Akron/Family | Review | Scott Reid

you've never heard an album quite like this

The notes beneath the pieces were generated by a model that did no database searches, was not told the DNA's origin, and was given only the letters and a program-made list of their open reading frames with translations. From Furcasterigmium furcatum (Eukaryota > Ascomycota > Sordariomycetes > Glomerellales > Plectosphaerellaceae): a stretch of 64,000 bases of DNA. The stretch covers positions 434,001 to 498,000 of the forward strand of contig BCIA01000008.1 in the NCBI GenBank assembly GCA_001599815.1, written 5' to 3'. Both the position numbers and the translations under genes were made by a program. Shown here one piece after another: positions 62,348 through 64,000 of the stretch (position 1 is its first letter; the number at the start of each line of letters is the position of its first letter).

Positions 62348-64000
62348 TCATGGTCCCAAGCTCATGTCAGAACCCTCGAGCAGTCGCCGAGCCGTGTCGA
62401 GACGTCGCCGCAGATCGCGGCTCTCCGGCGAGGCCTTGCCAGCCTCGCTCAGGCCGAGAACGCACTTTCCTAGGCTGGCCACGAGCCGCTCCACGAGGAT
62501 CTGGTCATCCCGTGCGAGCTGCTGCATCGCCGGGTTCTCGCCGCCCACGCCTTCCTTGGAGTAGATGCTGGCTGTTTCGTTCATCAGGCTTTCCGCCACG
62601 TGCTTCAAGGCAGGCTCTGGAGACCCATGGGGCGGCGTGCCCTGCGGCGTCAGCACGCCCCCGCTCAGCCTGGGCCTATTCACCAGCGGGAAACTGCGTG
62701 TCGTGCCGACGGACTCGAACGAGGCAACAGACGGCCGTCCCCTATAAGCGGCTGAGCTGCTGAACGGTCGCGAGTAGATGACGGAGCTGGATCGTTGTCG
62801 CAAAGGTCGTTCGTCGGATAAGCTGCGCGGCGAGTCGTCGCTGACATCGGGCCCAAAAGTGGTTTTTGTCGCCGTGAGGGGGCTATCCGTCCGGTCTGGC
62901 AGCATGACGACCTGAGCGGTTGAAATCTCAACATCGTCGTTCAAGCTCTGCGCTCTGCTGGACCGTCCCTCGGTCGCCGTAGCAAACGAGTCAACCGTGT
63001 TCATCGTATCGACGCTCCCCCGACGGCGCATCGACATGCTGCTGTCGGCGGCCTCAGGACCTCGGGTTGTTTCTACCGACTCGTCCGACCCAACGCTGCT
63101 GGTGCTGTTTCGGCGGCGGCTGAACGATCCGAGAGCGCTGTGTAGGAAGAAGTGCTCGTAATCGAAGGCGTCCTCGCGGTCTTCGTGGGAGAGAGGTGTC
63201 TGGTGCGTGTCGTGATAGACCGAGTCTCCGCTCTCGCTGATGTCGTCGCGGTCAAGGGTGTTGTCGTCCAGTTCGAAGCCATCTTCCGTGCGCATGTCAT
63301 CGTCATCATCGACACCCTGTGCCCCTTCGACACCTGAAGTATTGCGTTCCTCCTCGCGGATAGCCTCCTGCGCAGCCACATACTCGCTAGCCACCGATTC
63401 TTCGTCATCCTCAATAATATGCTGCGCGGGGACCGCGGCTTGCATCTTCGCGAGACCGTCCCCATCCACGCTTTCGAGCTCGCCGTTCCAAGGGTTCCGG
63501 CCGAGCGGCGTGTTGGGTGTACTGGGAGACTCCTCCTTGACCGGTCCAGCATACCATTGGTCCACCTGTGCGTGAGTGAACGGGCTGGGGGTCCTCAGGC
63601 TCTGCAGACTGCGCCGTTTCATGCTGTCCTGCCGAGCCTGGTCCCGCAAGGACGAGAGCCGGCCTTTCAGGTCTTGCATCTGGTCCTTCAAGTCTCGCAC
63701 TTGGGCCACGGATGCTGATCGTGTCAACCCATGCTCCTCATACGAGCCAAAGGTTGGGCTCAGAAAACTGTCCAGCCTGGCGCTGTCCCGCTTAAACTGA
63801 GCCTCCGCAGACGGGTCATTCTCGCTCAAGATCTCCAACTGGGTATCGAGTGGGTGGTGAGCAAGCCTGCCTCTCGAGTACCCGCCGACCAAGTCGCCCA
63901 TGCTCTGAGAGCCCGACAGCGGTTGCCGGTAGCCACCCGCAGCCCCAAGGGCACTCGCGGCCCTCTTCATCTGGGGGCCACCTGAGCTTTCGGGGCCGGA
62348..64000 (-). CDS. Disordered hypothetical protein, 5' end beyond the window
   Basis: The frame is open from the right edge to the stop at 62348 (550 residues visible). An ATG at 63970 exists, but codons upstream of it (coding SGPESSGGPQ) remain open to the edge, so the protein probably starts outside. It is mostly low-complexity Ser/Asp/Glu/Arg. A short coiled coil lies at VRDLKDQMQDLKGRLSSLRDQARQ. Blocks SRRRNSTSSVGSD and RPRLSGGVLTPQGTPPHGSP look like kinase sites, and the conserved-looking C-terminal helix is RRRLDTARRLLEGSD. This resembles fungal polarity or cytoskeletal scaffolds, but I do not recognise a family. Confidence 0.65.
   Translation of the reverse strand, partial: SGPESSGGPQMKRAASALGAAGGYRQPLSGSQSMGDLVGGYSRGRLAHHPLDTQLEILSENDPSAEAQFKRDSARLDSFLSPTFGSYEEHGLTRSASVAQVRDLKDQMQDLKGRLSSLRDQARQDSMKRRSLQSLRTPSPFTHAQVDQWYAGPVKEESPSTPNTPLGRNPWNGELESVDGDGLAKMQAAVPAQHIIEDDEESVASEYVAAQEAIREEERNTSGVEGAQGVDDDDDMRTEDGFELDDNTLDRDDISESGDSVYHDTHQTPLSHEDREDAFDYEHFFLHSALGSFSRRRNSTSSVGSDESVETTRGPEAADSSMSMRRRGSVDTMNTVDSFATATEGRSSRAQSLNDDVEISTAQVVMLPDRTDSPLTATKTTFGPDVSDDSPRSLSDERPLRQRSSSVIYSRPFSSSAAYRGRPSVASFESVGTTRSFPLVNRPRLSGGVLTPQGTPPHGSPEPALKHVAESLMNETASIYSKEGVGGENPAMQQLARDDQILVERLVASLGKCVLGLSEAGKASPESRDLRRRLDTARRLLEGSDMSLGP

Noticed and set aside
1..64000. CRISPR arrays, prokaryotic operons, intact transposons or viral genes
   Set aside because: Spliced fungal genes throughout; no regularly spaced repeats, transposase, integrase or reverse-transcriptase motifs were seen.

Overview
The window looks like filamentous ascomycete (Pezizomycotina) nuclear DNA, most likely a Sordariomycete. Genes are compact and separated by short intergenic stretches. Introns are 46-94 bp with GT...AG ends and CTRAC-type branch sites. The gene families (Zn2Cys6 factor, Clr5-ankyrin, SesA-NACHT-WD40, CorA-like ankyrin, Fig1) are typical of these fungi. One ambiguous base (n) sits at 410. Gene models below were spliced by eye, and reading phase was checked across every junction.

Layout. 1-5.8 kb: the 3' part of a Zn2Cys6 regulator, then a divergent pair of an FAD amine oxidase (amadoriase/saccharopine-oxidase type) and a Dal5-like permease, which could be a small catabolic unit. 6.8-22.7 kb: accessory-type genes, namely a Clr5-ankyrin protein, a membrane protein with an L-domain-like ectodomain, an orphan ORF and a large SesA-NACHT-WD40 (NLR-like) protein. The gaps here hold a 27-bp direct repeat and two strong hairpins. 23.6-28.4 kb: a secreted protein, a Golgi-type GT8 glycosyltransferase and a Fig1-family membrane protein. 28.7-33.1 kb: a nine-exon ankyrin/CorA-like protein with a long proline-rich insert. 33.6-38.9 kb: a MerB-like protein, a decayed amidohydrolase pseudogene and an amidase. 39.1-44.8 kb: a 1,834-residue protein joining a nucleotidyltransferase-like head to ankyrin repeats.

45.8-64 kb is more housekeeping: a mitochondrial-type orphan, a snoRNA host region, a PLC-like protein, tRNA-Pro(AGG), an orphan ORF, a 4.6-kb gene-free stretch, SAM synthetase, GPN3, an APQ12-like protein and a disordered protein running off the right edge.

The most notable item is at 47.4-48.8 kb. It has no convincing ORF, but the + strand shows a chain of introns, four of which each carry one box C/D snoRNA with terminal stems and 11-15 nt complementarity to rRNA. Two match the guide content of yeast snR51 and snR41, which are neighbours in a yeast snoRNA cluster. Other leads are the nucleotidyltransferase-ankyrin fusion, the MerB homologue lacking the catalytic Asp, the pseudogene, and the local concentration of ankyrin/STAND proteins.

Yeah, we know, you've heard it all, right? You're a pretty dedicated indie music fan, you keep up as much as you can; you read a couple of online pubs regularly, you know all the latest ridiculous genre variants being tossed around, you've got open access to all the free music your ears can half-ingest before moving on to something else. You're probably confident nothing can surprise you, certainly no gimmick that you'd describe as "new." Hell, in the past year alone, you've heard melodramatics whine about incest, meow like kittens, fill out a record with extremely fake casio presets and falsetto about pig-fucking. You heard an aged genius making sheep noises, a vaguely electro-pop album made entirely out of voices and, uh, Joanna Newsom. Take a rest, you deserve one. But Akron/Family --- masterminded by four NYC based multi-instrumentalists (Young God/Angel of Light's Michael Gira guesses they're capable of playing about 50 instruments, though I call some serious bullshit unless we're actually including "instruments" listed like bags of change; else, colour me pretty fucking impressed) that has developed its own ethic/philosophy titled "AK AK" --- might just prove you wrong. Sure, you'll pretend to know where they're going when "Before and Again" opens with some beautifully sweeping folk, but by the the time it morphs into a poor-man's rumba, takes off onto "Suchness's'" E6-via-Animal Collective psych-pop, detours through the ambient fog of "Parts of Corey" (creepy enough to be on Endtroducing) and rests with the epic, Castanets-like "Italy". . . well, if you feel confused just reading that, your chances aren't much better when hearing it. True, while Akron/Family starts and ends with slow, down-tempo folk not far from pots-and-pans brethren like Microphones/Mt. Eerie and the Earlies, what goes down in-between is the kind of stuff that bad art-for-art's-sake albums are made of. Tangents come and go nowhere, abruptly ending to reprise an entire three minutes of a barely intact melody; its arrangements can be at times as deliberately grandiose as latter-day Mecury Rev without being nearly as predictable; and enough bastardized genres to make Mike Patton dizzy. No lie, in thirteen tracks they meticulously fuse together (and I'm just going with a short-list here) post-rock, unassuming singer-songwriter, ambient, noise, found-sound, chamber-pop, psych-rock, traditional folk, and --- listen to the climatic ending of the terrific "Lumen" for proof --- Mars Volta-esque prog-rock. (Come on, just listen to that "where's your head" chorus and tell me you can't hear Cedric belting it out before making way for a ten minute drum solo digitally encoded to communicate ancient Sanskrit). It's enough to make Akron/Family a certifiable mess before pressing play, but it manages --- mostly because of what's underneath most of the experimentation --- to hold together as complete song-cycle, despite not really tying itself together and attempting to achieve more than it ever possibly could. It's both a a hugely impressive and artistically compelling listen, but one that's frustrating even for its biggest admirers (Gira excepted), and downright impenetrable for those who don't assholishly assume that no record could ever take them off-guard. They take us by surprise with more than just squealing electronic washes ("Corey") or Shalabi Effect-like forays into natural ambience ("Interlude"). "Sorrow Boy" is as creepy as Bob Drake but as accessible as an A Ghost is Born b-side; with just highly-mixed bass and brooding casio synths, its repetition --- like fellow highlights "Afford ("The power I afford you / Is the one I wish I had over you") and the dream-folk take on M.Ward, "I'll Be On the Water" --- seems more a deliberate attempt to let what we're hearing set in itself rather than a recurring laziness. Brave through the first five tracks and you'll find gold: "Running, Returning" is easily the record's most compact and "straight-forward" rock track. That said, its familiarity isn't nearly as essential to the track's success as just how realized and, unlike a good share of this record's running time, considered it sounds. With a kitchen-sink barrage of guitars, banjo and jews harp, they hit us with a kinetic melody that smacks of Radiohead enough to make it the perfectly introductory cut. It's less intimidating than the longer build of "Lumen;" less esoteric than the gorgeous closing scapes of "Franny/You're Human;" and catchier than the a cappella breakdown of "Shoes." With the grotesque amount of noodling surrounding "Running" (not to mention its own Hawksley Workman-esque ending), it's a sorely needed breath of fresh air. Like Animal Collective, Akron/Family are a folk band at heart, and beneath all the off-note harmonizing, elongated electronic buzzes and awkward silences is a band wholly obsessed with where a room full of instruments and some youthful ambition can take some good-to-great acoustic tracks. OK, maybe I'm overdoing how "different" this record is --- they don't exactly reinvent the folk genre, and large portions bring to mind groups like Castanets and (Holopaw sideproject) Michael Johnson (a must hear for fans of this record and vise versa). But even having heard Elvrum at his weirdest or Animal Collective work through one of many guttural chants, you've never heard an album quite like this. And in a heap of faceless indie-fads, that alone makes Akron/Family worth a serious listen, even if you do come out the other end not knowing if what you just heard was (accidentally) great or a slaughtering of ambition over substance.